Lateral head anatomy
|Anatomical terms of muscle|
The facial muscles are a group of striated skeletal muscles supplied by the facial nerve (cranial nerve VII) that, among other things, control facial expression. These muscles are also called mimetic muscles.
The facial muscles are just under the skin (subcutaneous) muscles that control facial expression. They generally originate from the surface of the skull bone (rarely the fascia), and insert on the skin of the face. When they contract, the skin moves. These muscles also cause wrinkles at right angles to the muscles’ action line.
The facial muscles are supplied by the facial nerve (cranial nerve VII), with each nerve serving one side of the face. In contrast, the nearby masticatory muscles are supplied by the mandibular nerve, a branch of the trigeminal nerve (cranial nerve V).
List of muscles
The facial muscles include:
- Occipitofrontalis muscle
- Temporoparietalis muscle
- Procerus muscle
- Nasalis muscle
- Depressor septi nasi muscle
- Orbicularis oculi muscle
- Corrugator supercilii muscle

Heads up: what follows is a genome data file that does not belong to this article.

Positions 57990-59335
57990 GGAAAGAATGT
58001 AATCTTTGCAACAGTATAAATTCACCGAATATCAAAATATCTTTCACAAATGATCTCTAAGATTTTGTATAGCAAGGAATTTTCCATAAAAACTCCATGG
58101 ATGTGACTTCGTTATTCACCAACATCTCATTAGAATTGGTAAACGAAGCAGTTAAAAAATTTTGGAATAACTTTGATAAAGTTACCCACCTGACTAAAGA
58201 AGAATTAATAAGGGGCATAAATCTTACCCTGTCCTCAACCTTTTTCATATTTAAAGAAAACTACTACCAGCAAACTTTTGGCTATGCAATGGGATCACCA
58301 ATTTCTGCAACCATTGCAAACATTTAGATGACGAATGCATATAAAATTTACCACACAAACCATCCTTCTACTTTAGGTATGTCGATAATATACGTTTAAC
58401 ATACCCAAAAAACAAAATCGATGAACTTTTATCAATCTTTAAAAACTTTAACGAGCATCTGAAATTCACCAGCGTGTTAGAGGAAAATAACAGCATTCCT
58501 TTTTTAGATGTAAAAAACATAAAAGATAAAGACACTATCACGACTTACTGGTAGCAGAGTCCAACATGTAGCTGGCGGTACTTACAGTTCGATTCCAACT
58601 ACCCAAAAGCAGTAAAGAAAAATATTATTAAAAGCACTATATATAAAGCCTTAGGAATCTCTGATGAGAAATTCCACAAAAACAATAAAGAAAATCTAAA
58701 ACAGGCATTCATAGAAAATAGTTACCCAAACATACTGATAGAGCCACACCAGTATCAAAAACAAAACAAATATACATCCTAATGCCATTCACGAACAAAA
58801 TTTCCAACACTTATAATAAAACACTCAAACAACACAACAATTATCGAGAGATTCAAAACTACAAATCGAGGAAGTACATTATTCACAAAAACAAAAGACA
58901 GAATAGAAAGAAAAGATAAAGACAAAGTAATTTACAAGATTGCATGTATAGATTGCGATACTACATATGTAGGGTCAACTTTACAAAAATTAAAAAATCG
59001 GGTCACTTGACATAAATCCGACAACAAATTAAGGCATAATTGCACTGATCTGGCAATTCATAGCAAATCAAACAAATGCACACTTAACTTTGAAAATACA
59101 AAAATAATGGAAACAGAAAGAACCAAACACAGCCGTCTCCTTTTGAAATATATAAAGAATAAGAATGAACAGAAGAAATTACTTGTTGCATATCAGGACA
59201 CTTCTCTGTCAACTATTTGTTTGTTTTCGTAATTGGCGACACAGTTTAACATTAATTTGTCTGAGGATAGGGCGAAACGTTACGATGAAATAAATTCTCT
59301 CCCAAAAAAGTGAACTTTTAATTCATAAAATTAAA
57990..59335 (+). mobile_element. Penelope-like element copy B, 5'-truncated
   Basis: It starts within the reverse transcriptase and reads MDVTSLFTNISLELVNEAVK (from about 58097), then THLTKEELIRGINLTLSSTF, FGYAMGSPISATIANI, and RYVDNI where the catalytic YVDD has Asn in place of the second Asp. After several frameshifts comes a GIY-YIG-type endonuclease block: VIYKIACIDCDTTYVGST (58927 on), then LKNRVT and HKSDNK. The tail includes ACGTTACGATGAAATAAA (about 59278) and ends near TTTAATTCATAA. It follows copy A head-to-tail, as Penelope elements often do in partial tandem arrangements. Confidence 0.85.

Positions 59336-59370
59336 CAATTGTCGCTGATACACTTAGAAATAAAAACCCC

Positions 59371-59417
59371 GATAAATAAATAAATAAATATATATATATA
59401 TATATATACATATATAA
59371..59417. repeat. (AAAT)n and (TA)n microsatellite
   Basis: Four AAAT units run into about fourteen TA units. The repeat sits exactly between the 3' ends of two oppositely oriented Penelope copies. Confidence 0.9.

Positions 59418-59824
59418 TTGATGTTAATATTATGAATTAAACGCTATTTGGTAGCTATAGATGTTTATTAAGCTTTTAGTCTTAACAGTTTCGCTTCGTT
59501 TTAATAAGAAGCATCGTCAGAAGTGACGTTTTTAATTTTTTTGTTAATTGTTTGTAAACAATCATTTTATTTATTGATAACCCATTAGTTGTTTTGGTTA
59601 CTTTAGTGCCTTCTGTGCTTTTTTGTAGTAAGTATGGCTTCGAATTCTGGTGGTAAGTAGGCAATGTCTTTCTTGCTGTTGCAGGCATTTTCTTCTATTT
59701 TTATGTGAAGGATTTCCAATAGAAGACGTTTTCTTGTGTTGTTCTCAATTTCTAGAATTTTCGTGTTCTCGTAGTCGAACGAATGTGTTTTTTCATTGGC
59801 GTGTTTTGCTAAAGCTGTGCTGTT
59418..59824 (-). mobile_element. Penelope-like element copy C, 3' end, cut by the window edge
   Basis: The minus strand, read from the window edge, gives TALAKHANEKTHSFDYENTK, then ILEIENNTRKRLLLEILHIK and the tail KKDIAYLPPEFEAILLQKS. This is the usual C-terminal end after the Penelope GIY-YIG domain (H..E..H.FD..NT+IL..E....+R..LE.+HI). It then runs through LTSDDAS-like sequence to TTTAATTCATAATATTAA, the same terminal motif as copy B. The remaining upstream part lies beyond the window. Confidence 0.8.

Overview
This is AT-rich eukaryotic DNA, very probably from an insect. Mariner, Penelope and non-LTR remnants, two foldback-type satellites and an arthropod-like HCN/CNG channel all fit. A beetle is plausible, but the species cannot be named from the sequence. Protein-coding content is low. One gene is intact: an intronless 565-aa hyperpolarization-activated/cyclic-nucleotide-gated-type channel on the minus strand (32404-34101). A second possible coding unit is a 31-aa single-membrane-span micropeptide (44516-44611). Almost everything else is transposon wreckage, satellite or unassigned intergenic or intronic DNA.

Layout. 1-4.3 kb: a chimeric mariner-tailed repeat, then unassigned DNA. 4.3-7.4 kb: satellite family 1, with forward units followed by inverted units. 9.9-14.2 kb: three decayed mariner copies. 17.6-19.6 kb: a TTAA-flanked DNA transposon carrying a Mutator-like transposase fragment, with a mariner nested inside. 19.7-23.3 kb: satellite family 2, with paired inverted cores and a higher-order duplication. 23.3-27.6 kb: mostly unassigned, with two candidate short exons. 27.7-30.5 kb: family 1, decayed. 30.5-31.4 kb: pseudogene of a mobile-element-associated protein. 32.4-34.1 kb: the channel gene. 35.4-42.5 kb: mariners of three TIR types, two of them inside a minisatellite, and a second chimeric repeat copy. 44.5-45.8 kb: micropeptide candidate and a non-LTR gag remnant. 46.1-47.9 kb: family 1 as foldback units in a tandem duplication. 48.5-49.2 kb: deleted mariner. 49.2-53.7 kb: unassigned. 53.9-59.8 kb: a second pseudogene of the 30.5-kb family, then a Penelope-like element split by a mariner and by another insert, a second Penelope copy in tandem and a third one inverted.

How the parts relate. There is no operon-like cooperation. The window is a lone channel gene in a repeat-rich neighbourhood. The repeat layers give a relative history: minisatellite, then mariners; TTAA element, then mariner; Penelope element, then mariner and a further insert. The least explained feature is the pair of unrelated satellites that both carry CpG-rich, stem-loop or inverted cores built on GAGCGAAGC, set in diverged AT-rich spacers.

- Depressor supercilii muscle
- Auricular muscles (anterior, superior and posterior)
- Orbicularis oris muscle
- Depressor anguli oris muscle
- Zygomaticus major muscle
- Zygomaticus minor muscle
- Levator labii superioris
- Levator labii superioris alaeque nasi muscle
- Depressor labii inferioris muscle
- Levator anguli oris
- Buccinator muscle
The platysma is supplied by the facial nerve. Although it is mostly in the neck and can be grouped with the neck muscles by location, it can be considered a muscle of facial expression due to its common nerve supply.
The facial muscles are derived from the second branchial/pharyngeal arch.
An inability to form facial expressions on one side of the face may be the first sign of damage to the nerve of these muscles. Damage to the facial nerve results in facial paralysis of the muscles of facial expression on the involved side. Paralysis is the loss of voluntary muscle action; the facial nerve has become damaged permanently or temporarily. This damage can occur with a stroke, Bell palsy, or parotid salivary gland cancer (malignant neoplasm) because the facial nerve travels through the gland. The parotid gland can also be damaged permanently by surgery or temporarily by trauma. These situations of paralysis not only inhibit facial expression but also seriously impair the patient’s ability to speak, either permanently or temporarily.
- ARTNATOMY: Anatomical Basis of Facial Expression Learning Tool
- lesson1 at The Anatomy Lesson by Wesley Norman (Georgetown University)
- Facial muscles at PracticeAnatomy